Dashed Triple Crown and Grand Slam dreams will not damage Ireland’s bid for a first RBS 6 Nations title in five years, according to Gordon D’Arcy.
England edged out Joe Schmidt’s side 13-10 at Twickenham on Saturday, blowing the Six Nations wide open.
Stuart Lancaster’s men can lift the Triple Crown if they see off Wales in round four, while the title is a now a four-way fight between England, Wales, Ireland and France.
Leinster centre D’Arcy vowed Ireland will not let their frustrations in defeat to England overshadow their drive towards the championship.
“We’re a better team than we were eight months ago,” said D’Arcy of Ireland’s resurgence under new head coach.
“And the chances of a loss like this derailing the rest of the championship for us, there’s no chance of that happening.
“With Joe driving that, and Paul (O’Connell), Brian (O’Driscoll), Johnny (Sexton), Jamie (Heaslip) and those guys, they are going to be getting everybody back together.
“We can’t change the result but we look at the positives, fix the mistakes and we move forward.
“We focus for Italy and France, then we refocus for Italy, and then we go from there.
“You want to win silverware, so that’s pretty disappointing.
“The whole tournament can be a bit of a game within a game, there’s the Triple Crown but also the championship.
“We’ve lost one but we’re still in the hunt for the other, so it’s not really that easy to think that way at the moment.
Rob Kearney’s smart score to open the second-half raised hopes of a superlative Ireland victory on Saturday.
England hit straight back through Care, who raced clear after a fine break from in-form full-back Mike Brown.
Ireland built several late field-position platforms to attack, but were unable to force a game-changing score at the death.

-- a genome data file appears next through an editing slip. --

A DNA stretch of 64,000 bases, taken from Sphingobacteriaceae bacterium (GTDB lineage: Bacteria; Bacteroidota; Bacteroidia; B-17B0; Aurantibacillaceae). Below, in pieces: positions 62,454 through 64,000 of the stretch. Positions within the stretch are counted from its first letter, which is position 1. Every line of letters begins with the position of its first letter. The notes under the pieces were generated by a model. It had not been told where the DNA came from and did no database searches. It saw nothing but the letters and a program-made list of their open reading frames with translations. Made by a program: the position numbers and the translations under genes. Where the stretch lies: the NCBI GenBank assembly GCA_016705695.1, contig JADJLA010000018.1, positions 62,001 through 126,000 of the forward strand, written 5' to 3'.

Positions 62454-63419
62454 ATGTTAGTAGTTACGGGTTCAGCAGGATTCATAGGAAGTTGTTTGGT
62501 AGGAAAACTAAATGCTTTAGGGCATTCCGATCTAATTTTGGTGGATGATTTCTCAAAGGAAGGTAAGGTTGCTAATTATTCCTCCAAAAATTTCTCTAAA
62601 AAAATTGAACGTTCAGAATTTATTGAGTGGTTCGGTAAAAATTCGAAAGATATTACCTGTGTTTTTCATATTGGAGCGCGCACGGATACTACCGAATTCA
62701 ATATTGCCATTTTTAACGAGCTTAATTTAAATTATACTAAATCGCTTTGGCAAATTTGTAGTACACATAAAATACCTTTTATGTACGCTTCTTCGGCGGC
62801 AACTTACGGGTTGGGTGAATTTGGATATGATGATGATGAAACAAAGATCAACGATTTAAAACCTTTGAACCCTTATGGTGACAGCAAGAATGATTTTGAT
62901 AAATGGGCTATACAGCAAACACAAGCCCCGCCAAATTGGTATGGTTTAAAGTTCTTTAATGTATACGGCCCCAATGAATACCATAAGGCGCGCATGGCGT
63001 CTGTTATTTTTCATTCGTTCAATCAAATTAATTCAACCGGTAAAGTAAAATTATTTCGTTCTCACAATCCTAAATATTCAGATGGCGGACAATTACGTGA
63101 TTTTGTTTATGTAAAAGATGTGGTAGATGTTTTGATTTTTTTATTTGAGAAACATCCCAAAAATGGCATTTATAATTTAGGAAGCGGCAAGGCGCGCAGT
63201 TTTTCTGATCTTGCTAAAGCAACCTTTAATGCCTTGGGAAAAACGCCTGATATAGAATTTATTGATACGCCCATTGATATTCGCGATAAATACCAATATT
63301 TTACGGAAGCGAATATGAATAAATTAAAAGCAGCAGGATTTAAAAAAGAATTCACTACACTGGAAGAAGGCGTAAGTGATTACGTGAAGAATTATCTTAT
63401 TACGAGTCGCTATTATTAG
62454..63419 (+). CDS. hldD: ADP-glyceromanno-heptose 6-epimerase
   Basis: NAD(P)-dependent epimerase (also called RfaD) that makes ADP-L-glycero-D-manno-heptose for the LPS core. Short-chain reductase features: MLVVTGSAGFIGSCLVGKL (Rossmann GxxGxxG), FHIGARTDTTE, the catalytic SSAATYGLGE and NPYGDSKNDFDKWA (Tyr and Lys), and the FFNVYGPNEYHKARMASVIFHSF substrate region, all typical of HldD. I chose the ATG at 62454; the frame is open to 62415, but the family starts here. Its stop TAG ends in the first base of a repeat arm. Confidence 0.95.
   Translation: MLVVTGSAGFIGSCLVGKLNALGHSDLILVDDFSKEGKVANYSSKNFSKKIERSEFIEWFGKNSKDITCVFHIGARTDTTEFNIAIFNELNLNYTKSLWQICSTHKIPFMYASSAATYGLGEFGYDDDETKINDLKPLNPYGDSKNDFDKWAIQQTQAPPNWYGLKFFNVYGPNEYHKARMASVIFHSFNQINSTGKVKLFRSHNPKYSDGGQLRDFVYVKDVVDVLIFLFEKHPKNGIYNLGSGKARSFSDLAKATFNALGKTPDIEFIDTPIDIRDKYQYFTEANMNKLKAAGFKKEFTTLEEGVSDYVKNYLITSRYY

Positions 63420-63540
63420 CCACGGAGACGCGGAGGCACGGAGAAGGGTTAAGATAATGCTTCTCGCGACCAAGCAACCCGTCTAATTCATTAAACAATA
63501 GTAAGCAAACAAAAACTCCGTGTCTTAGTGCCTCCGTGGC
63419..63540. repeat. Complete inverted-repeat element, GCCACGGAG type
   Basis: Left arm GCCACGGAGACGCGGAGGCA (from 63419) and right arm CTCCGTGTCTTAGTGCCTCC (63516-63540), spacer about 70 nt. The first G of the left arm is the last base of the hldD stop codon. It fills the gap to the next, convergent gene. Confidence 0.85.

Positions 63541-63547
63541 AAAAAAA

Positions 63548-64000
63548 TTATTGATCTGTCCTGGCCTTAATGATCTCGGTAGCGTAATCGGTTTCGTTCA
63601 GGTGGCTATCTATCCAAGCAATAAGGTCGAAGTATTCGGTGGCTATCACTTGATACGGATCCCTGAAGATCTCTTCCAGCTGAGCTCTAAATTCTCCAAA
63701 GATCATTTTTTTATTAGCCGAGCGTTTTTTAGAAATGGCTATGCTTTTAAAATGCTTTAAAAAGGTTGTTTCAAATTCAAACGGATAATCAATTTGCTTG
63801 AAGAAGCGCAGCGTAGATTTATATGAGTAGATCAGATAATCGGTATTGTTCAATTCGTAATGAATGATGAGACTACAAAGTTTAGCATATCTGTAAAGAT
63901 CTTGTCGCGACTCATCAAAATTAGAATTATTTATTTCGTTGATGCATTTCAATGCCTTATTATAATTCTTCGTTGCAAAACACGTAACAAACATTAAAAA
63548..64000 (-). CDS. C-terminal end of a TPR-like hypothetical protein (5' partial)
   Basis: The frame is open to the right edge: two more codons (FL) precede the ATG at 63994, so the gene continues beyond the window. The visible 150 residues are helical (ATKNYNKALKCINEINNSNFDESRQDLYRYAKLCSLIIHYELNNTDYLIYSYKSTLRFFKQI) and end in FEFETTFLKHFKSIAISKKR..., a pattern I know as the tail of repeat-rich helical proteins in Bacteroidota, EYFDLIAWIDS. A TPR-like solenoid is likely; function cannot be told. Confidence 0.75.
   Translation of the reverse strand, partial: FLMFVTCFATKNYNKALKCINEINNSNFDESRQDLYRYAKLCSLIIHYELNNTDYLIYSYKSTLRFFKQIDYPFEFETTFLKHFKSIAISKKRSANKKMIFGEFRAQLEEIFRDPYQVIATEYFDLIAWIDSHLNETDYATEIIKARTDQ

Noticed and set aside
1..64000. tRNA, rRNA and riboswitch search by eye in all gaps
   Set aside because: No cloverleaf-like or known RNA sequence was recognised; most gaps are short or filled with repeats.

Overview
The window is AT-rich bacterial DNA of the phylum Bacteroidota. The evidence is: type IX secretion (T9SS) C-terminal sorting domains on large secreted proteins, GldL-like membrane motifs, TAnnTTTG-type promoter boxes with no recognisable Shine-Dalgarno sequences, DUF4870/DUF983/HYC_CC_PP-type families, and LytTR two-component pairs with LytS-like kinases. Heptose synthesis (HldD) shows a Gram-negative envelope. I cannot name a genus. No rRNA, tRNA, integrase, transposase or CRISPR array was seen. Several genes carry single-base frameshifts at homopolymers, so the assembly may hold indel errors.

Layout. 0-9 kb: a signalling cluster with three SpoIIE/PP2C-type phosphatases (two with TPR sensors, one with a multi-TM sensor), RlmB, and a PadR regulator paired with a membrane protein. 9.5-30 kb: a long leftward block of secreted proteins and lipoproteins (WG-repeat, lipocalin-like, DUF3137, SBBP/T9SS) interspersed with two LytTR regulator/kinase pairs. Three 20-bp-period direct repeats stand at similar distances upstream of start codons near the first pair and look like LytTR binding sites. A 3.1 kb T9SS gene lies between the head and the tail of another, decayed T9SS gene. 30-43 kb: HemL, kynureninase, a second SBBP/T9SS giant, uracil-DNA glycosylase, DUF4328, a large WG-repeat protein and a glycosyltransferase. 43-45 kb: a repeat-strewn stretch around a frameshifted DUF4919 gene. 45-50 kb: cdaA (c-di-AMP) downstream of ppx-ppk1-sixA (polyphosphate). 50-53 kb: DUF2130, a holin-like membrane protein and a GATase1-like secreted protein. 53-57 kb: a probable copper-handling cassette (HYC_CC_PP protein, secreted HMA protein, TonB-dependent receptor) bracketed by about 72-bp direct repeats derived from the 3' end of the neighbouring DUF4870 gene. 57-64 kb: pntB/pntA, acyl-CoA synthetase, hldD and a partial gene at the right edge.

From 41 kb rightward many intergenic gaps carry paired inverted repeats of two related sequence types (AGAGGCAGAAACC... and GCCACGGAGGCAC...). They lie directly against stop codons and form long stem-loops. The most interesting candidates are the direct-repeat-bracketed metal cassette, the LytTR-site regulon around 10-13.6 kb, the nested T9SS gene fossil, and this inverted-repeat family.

D’Arcy admitted frustrations at Ireland producing plenty of attacking rugby without enough end product.
“We gave them three kickable penalties and that was probably the difference,” said the 35-year-old.
“They were pretty dangerous in broken field and capitalised on a good offload, and maybe a slip at the back of the field.
“But the discipline around the kickable penalties, that’s the difference.
“We played pretty positive rugby, we definitely played the more attacking rugby and when you don’t get the results from that it can be pretty frustrating.
“We had a couple of scrums on the right-hand side late on and I thought we were definitely going to get something out of it.”
Brian O’Driscoll’s final Twickenham appearance passed without the 35-year-old surpassing Mike Gibson’s Irish record of eight personal victories over England.
Saturday’s defeat means the Leinster stalwart will retire in the summer without adding another Grand Slam to his trophy haul.
D’Arcy said O’Driscoll is not the only experienced Ireland star running out of chances to claim another European clean sweep.
“There’s definitely an age profile on the squad and maybe a few guys won’t get that many more chances at a win in Twickenham,” said the 34-year-old.
“We’ve done so well in the last 10 to 12 years here, so that just makes this harder.
“So to fall by three points, it’s pretty tough.”